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Editor’s Note: This piece was submitted by a contributing writer and does not represent the views of CURE Media Group.
I am a 61-year-young male living in Wisconsin with my wife of 40 years. We have three adult children and 10 grandchildren. I was working at a nursing home as a CNA for about 30 years when I was told I could not work anymore due to stage 4 metastatic bladder cancer that was terminal. That was Jan. 10, 2012.
My oncologist told me I needed to pick up a prescription for pain meds so I would have them when I started chemo. When I told him we had no money, he took out his wallet and gave us what we needed to pay for my prescription. I had to undergo major surgery before I could even start chemo. The surgery took a lot longer than they first thought it would. They removed my bladder, prostate, part of my urethra, four lymph nodes and a section of my colon, leaving me with an ostomy for my urine and one for my bowel. The one for my bowel was reversed upon completion of my chemo. When I asked about my prognosis, I was told national average was five years. I told my oncologist that I could accept the fact that I had cancer, but I was not leaving in five years and I would see him in 20 years.
The night that I was told about my situation, I was going to go to the church to punch the priest in the face for preaching all those lies. Luckily, he was conducting a night service and I had time to reconsider my initial reaction. The surgery was done on Jan. 24, 2016, and after recovery I was then scheduled for chemo. I started chemo in March with three weeks on and one off. That continued until August 16 the same year, after which I was told it was in remission, but it could come back anytime and when it does, they would probably not be able to save me then. A month later, they found another cancer on my left kidney. After numerous scans and checkups, they had to remove that kidney and my adrenal gland.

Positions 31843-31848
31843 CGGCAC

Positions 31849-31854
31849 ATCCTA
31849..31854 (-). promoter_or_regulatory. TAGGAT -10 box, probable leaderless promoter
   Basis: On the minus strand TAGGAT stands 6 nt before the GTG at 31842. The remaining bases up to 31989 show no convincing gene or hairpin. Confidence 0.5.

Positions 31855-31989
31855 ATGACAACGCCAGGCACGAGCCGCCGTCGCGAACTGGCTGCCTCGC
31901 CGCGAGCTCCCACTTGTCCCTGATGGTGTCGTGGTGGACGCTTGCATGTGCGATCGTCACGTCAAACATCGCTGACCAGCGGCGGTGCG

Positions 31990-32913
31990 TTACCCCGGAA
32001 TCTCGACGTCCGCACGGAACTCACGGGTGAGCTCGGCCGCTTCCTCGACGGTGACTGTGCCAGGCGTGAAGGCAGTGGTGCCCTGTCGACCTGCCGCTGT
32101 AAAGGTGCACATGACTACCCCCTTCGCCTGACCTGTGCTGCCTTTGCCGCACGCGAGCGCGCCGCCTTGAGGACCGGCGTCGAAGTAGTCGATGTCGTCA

I am doing great right now and have since gone on various trips and went zip lining for the first time. My life has been incredible and very exciting. I have done more living these past five years than I did all the years before. I have limitations due to cancer and its treatments, but we all have our own limitations. I have chosen not to let mine stop me from experiencing life. I want to be a part of life and not apart from life. I have learned to accept and acknowledge the negatives, but to focus on and embrace the positives and I hope all others can do the same.